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Kuretake Gansai Tambi by Zig Watercolor Review and Lightfast Testing
In 2015 the Kuretake Gansai 36 color set became one of my very first watercolor pan sets I ever owned. It was a great place for me to start, and my fond memories of this paint set made me jump at the new 2019 updated 48 color set. The pastel additions to this set are sure to be a hit with illustrators. They have made packaging improvements over the years, and the new colors are wonderful to work with.
They are a modern take on a Japanese traditional paint, that works just like watercolor, but actually uses a slightly different type of binder. This version is vegan, unlike the old animal-glue binder gansai. The only downside to these paints is that if you use them very thickly/without enough water you can get shiny spots after they dry on the paper due to a build up of the glossy binder. Overall, a bargain for the price and without a doubt a jaw-droppingly gorgeous presentation suitable for a gift to any artist.
If you would like to buy any of the supplies I used in this video, the affiliate links are below. As an Amazon Associate I earn from qualifying purchases. I've also included links to the waterproof inks, pens, brushes and papers I use in most of my video reviews. For watercolor, gouache or ink painting, I use small round brushes by Princeton. Heritage series is ideal for a sharp point, small details and snap. Their Neptune series is a synthetic imitation squirrel hair, which is a very soft brush with an amazing ability to hold a lot of water for washes.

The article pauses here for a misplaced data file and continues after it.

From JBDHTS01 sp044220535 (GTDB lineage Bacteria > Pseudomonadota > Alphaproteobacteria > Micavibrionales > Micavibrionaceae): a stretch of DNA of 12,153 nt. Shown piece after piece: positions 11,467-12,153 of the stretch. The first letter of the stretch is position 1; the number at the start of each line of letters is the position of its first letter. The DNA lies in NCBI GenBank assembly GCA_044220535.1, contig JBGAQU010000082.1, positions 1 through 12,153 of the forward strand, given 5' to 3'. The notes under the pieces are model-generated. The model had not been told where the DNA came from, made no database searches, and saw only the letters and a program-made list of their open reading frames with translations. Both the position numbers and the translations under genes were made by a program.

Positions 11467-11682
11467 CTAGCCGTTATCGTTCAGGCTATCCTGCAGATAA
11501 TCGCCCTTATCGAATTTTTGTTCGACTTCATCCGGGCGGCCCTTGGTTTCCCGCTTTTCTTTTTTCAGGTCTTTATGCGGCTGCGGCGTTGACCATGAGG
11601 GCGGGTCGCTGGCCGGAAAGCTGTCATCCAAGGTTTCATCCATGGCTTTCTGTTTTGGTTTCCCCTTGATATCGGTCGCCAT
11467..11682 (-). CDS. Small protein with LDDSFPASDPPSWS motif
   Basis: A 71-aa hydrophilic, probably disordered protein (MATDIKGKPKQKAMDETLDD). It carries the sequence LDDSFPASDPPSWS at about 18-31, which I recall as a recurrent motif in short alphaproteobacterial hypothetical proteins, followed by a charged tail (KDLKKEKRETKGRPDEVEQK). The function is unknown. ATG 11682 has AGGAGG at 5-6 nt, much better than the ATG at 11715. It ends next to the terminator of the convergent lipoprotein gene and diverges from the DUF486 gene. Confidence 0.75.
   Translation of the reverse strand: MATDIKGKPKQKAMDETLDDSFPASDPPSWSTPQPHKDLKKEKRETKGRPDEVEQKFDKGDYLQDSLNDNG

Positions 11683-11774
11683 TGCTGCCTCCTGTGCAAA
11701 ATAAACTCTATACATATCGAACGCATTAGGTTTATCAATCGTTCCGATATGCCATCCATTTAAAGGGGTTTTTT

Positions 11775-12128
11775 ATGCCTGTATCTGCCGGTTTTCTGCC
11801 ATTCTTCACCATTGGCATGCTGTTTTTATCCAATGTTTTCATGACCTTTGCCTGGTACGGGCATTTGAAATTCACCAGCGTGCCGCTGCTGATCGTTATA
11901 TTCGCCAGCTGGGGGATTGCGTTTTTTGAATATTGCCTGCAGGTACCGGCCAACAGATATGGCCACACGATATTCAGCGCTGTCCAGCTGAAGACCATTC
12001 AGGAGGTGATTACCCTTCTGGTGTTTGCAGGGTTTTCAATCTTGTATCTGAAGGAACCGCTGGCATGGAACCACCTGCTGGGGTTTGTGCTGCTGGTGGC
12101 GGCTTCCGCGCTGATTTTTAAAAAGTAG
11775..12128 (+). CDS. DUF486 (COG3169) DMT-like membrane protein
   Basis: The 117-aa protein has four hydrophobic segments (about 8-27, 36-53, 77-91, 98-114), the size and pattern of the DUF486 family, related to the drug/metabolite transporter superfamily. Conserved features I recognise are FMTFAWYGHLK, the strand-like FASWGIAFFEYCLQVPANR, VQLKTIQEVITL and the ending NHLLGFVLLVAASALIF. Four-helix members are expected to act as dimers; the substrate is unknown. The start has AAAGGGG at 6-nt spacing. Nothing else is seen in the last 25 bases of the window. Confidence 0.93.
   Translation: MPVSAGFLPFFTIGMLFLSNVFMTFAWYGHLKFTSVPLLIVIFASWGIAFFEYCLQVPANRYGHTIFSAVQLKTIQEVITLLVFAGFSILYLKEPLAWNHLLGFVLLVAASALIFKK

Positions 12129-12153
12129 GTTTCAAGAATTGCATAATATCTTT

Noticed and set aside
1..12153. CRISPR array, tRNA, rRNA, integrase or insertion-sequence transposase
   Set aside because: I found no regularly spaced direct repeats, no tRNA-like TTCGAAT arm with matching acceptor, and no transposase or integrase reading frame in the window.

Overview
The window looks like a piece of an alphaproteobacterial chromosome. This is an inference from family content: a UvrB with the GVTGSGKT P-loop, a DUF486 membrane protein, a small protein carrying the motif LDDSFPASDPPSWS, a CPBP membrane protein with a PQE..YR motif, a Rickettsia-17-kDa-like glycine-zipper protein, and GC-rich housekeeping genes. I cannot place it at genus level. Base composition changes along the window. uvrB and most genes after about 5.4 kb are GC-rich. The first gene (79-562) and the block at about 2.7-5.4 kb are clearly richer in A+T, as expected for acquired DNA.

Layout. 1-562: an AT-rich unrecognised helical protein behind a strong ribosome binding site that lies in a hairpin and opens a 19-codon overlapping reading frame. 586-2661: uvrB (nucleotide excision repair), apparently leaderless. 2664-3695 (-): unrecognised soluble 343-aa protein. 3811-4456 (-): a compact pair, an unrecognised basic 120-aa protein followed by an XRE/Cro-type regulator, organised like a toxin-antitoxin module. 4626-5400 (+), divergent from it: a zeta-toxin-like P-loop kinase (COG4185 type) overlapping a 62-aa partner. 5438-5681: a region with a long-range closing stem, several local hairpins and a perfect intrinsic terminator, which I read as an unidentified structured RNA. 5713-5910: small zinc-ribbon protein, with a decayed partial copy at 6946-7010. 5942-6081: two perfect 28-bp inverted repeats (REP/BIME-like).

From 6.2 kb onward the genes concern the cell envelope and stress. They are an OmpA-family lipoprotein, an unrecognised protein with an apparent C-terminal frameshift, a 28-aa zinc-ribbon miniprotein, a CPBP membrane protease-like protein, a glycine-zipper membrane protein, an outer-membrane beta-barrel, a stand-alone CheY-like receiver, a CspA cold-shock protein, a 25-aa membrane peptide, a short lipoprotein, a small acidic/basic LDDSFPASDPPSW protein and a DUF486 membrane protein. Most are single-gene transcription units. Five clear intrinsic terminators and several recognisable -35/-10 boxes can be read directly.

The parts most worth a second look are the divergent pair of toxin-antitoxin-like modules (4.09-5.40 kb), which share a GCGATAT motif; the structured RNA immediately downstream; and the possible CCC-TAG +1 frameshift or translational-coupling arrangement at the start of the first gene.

I recommend 100% cotton Arches Cold Press watercolor paper. For the best price, I usually get it on Blick here.
Note to professional artists: AS WITH ANY FUGITIVE ART SUPPLY, YOU CAN USE THESE TO CREATE LOVELY ARTWORK, BUT I SUGGEST PLANNING TO SCAN THE ART FOR PRINTS / DIGITAL REPRODUCTION.This set is not very lightfast, with just about half of the colors fading over time. While the paints are definitely suitable for crafters and hobbyists, I would not recommend them for professional use (original art sold to be hung on a wall).
While this was a beautiful and affordable set, it did not come with any pigment information. I was hopeful that it would be overall more UV stable than this, because my first set (purchased over 5 years ago) didn't suffer from nearly this much fading. It was one of my favorite paints when I was a beginner, especially for card making, paper crafting and home decor projects. The large pans and affordable price let me feel free to practice and make mistakes. With that fond memory, I eagerly purchased the newly expanded color selection.
It appears that something has changed in their manufacturing over the years. My old set of 36 didn't have as much fading in the reds, but the new set has every single red, pink and purple show signs of fading within 6 months. Typically lightfast colors show no change in indirect window lighting for over 1 year (the majority of my Daniel Smith watercolors have been in the window for 2 years with no fading). This Kuretake Gansai set is best used for practice, color theory, sketchbooks, card making and other indoor craft projects. I would not sell artwork made with these paints, and I expect any art you hang on a wall in a well-lit room will fade over time.
THE INFORMATION BELOW IS REGARDING MY OLDER REVIEW FOR THE ORIGINAL 36 COLOR SET.
Unfortunately, things have changed in Kuretake's ingredients or manufacturing techniques in the past 5 years, but for reference here is my original lightfast test for the 36 color set.
These are beautiful and affordable paints for anyone from card makers to beginners and could definitely be used for color theory and sketchbook practice. I just wish we could persuade Kuretake to share their pigment ingredients and throw in some general lightfast ratings so we knew what to expect!